As a seventeen year-old Catholic student, I felt inclined to attend not only the largest Catholic gathering of the year – but the event which was attended by over two million people from one hundred and ninety-three countries from over the five continents world-wide.
Every day, aside from the main events, many different activities took place as part of the cultural program. Processions; Concerts; Guided museum tours; large Screens at the Vicente Calderon Stadium; plays and exhibits all took place throughout the action-packed week.
The event officially began on Tuesday 16th August, with an outdoor mass in the evening attended by around one million pilgrims, which took part in Madrid’s Cibeles Square presided over by the Archbishop of Madrid and concelebrated by the bishops and Priests participating in the WYD. This event alone deserved thorough recognition by the world’s largest broadcasting cooperation – instead, no report was published.
The next morning, again, the BBC failed to pick up on an extra-ordinary set of events which occurred simultaneously; after the official opening ceremony of the event which finished around midnight, hundreds of thousands of young pilgrims attended thousands of Catechesis sessions which were arranged in volunteering schools, churches, sports centres and auditoriums around the city providing access for all spoken languages. The British Broadcasting Corporation, did however, talk about the pivotal importance of migrant workers in Spain that very same morning.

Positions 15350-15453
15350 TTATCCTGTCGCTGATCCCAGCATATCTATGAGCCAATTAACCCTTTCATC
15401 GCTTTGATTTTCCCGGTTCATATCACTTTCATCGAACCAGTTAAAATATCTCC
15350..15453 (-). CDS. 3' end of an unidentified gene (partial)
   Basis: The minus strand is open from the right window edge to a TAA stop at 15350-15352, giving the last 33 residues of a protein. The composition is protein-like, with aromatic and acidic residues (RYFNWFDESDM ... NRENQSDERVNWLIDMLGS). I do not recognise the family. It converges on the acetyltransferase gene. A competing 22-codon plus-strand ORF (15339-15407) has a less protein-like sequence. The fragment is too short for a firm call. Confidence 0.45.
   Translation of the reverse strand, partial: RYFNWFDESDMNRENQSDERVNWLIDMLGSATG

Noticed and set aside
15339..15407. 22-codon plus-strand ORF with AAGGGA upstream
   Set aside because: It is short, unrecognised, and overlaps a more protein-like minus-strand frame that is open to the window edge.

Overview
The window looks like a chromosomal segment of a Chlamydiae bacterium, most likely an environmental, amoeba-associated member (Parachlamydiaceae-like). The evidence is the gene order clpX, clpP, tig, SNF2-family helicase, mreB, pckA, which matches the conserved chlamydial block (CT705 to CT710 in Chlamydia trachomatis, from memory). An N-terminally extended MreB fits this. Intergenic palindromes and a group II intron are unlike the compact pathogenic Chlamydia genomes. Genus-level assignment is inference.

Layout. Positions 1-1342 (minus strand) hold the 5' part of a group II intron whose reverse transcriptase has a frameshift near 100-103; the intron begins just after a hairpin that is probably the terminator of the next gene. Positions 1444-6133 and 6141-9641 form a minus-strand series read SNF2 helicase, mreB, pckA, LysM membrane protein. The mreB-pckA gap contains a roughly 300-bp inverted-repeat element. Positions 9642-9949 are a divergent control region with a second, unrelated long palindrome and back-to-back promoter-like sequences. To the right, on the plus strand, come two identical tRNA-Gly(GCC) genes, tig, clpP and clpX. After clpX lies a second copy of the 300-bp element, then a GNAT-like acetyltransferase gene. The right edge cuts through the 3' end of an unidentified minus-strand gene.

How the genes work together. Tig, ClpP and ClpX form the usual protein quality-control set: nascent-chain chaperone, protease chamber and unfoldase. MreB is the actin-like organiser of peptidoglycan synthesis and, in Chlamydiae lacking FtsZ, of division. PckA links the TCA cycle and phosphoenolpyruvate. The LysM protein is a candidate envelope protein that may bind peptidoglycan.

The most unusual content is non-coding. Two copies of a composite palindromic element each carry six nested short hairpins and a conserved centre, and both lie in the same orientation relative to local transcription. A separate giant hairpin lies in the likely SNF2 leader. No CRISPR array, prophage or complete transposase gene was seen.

His Holy Father Pope Benedict XVI arrived at Barajas airport shortly before midday, greeted privately by The Royal Family and the Spanish President – Jose Luiz Rodriguez Zapatero. In defence of the BBC, they did report the Pope’s arrival, but ignorantly focused on the reason why Madrid was the chosen city and concluded it must be due to the ‘rapid secularisation’ within its society as well as illustrating the fact that around one thousand protestors took to the streets to protest against the pastoral visit due to its cost – avoiding the undeniable truth that over a million pilgrims simultaneously filled Madrid’s city centre to welcome the Pope on his first day. Not only did I not see any protestors around the city centre, but I simply could not avoid the noise, hymns and chants which were a product of the Pilgrims and supporters adoration of The Pope wherever I went; an incorrect and arguably pathetic aspect of the story was placed in the public limelight instead.
That very same evening, following on a two hour flight; a state greeting by The Royal Family and the President; an hour trip around the streets of Madrid greeting over a million pilgrims from all over the world an 84 year-old man found the energy and willingness to ride in the Popemobile around the city, stopping off at various points to greet adolescents from all over the world elected to represent the faith for their continent – the ability for a man of that age to stay awake for six hours in one day would be very likely to reach the regional news in our beloved United Kingdom. After receiving the Pope in Cibeles, twelve images of Our Lady from around the globe were on display in Madrid for Pilgrims to visit and pray before them.